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Time Blindness & ADHD
How your unique perception of time could be impacting you
Hi friend. I wanna chat about time blindness for a minute.
Before being diagnosed with ADHD in my 30s, I had no idea how time blind I truly was. It’s so obvious now. It shows up in every aspect of my day - included (but not limited to) the writing of this very newsletter. I thought I had more time. I always think that I have more time. Time blindness is a relatively new term for me - but one of those things that “just makes sense” - like most of the symptoms of ADHD.
So, what is Time Blindness?
Knowing the time, how much is left, and the passage of time are crucial for good executive function - and also something you might struggle with if you have ADHD. US-based ADHD expert, Dr Russell Barkley explains: “ADHD creates a blindness to time, or more accurately, a nearsightedness to the future. The further out the event lies, the less capable they are of dealing with it.”
As reported in Psych Central, there are two factors that affect time perception:
1. The brain, which uses memory, attention, and dopamine to accurately predict time, and
2. The body’s circadian rhythm, or internal body clock, which is based on the earth’s rotation.
Research suggests that there are differences in the ADHD brain that could impact our relationship with time, including:
• blocked brain connection throughout the central nervous system, which controls how time is perceived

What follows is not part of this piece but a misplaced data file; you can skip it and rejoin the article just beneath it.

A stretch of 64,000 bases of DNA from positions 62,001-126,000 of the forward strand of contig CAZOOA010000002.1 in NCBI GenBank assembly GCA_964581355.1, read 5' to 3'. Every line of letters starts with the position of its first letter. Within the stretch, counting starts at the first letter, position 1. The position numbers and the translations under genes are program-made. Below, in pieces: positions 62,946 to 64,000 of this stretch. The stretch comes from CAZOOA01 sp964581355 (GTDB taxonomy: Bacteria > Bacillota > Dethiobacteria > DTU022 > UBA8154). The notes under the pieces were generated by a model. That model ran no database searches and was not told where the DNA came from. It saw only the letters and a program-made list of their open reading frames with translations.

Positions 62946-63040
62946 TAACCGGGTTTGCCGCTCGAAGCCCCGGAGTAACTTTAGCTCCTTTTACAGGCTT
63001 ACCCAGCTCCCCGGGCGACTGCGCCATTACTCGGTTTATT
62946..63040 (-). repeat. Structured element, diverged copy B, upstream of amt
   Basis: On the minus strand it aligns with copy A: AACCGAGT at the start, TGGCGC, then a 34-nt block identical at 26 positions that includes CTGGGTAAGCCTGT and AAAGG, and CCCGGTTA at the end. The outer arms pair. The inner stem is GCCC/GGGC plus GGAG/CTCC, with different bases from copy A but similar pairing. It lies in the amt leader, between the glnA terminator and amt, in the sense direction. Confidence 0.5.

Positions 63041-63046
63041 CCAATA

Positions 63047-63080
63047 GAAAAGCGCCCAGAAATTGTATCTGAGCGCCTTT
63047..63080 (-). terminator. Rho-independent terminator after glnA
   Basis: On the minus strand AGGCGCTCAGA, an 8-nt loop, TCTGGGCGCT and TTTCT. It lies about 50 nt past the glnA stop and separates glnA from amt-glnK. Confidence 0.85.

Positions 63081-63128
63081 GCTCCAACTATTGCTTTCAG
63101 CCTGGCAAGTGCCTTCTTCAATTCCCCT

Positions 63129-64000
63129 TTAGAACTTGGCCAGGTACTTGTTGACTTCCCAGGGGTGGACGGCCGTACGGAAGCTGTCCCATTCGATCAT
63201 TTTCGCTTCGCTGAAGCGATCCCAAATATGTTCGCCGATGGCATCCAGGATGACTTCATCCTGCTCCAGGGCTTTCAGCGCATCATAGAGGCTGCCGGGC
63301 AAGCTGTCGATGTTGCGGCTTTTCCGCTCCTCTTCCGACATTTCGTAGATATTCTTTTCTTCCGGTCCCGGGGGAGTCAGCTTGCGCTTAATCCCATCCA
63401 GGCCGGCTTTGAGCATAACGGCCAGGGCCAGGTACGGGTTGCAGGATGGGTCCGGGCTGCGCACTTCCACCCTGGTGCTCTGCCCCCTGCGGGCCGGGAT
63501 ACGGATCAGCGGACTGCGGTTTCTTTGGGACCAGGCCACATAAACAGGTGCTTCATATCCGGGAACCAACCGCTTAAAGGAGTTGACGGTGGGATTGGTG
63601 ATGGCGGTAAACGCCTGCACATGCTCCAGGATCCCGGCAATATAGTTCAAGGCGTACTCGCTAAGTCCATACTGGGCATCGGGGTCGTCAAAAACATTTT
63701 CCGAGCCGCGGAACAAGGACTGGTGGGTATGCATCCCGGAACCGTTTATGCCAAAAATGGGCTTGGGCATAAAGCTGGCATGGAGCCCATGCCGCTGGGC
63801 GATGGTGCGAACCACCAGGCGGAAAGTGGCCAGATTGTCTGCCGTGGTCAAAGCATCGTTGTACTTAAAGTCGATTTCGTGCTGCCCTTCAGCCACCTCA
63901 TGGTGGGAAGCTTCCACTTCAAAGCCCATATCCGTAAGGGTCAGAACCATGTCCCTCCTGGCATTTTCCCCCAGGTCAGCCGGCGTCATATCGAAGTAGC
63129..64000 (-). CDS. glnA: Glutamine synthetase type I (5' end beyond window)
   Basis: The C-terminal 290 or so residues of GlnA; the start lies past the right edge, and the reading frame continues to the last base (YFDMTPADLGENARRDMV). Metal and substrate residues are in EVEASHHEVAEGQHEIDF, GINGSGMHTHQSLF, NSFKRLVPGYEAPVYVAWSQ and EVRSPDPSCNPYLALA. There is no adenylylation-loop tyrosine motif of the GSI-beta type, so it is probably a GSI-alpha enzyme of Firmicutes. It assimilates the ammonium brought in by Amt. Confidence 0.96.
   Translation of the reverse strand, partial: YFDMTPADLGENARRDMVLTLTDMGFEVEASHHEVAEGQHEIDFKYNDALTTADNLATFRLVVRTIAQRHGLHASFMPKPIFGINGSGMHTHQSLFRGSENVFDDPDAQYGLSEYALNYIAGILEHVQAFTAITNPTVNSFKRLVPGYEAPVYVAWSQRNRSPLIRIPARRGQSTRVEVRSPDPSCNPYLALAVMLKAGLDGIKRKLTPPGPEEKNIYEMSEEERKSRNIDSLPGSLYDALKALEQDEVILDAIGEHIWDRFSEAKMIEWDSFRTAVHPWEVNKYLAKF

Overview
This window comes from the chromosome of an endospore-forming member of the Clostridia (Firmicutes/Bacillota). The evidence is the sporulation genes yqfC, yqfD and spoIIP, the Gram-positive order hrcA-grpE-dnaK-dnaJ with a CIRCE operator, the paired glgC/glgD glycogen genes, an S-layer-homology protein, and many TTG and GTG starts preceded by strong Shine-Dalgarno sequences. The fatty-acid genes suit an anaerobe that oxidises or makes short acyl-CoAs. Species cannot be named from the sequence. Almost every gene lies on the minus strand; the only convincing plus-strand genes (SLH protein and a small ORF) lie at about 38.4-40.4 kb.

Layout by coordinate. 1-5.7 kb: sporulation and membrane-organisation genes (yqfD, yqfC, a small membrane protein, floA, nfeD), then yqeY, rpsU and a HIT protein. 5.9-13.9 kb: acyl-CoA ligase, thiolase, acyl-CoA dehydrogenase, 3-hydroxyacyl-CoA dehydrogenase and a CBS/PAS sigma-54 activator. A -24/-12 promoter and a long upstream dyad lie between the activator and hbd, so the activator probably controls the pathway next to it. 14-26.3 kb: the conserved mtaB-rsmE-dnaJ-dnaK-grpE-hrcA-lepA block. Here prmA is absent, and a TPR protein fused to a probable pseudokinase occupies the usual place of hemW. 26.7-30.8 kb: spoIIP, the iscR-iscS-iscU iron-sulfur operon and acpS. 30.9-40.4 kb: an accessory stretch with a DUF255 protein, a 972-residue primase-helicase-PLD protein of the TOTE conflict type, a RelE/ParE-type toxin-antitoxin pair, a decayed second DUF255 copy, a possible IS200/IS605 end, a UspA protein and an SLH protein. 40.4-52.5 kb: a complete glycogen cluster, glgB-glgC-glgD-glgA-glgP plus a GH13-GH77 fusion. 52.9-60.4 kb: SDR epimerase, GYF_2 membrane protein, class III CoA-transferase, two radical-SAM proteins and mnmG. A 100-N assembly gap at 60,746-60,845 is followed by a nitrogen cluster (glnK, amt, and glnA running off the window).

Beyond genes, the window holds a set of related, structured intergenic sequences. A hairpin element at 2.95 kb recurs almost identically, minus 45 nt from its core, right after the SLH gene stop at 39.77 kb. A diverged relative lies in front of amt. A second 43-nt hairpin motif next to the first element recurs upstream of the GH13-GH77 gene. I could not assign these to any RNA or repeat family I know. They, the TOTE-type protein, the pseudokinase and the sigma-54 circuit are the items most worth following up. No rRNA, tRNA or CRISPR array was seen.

• altered frontal lobe activity, which affects the ability to estimate time
• differences in the prefrontal cortex and the pathways that control dopamine, a neurotransmitter that helps signal pleasure and sustain motivation.
That’s a bit of the science… but how does it show up in real life?
Time blindness can look like: putting waayyy too many tasks on your to-do list because you can’t quite estimate how long those tasks will take… or, birthdays and holidays sneaking up on you… or, THIS:
What can we do about it?
Here are a few quick tips to help with time blindness:
Use visual aids: Visual reminders like clocks, timers, or calendars can help you stay on track and better manage your time. (I’m a big fan of Time Timer)
Create a routine: Establishing a daily routine can help you better gauge the passage of time and stay on task.
Break tasks into smaller chunks: Breaking larger tasks into smaller, more manageable tasks can help make them feel less overwhelming and more doable.
Use alarms: Setting reminders or alarms can help keep you on track and ensure you don't lose track of time.
Practice mindfulness: Mindfulness exercises can help you stay present and in the moment, which can help you better understand the passage of time.
What's working for you??
I’m ecstatic to share this episode featuring my incredible friend and ADHD Coach, Meredith Carder. I really loved this episode about imposter syndrome & people pleasing - and I know you’re going to relate to it so much.
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As always, your support means the world to me and I’m so grateful for this community. Have a beautiful day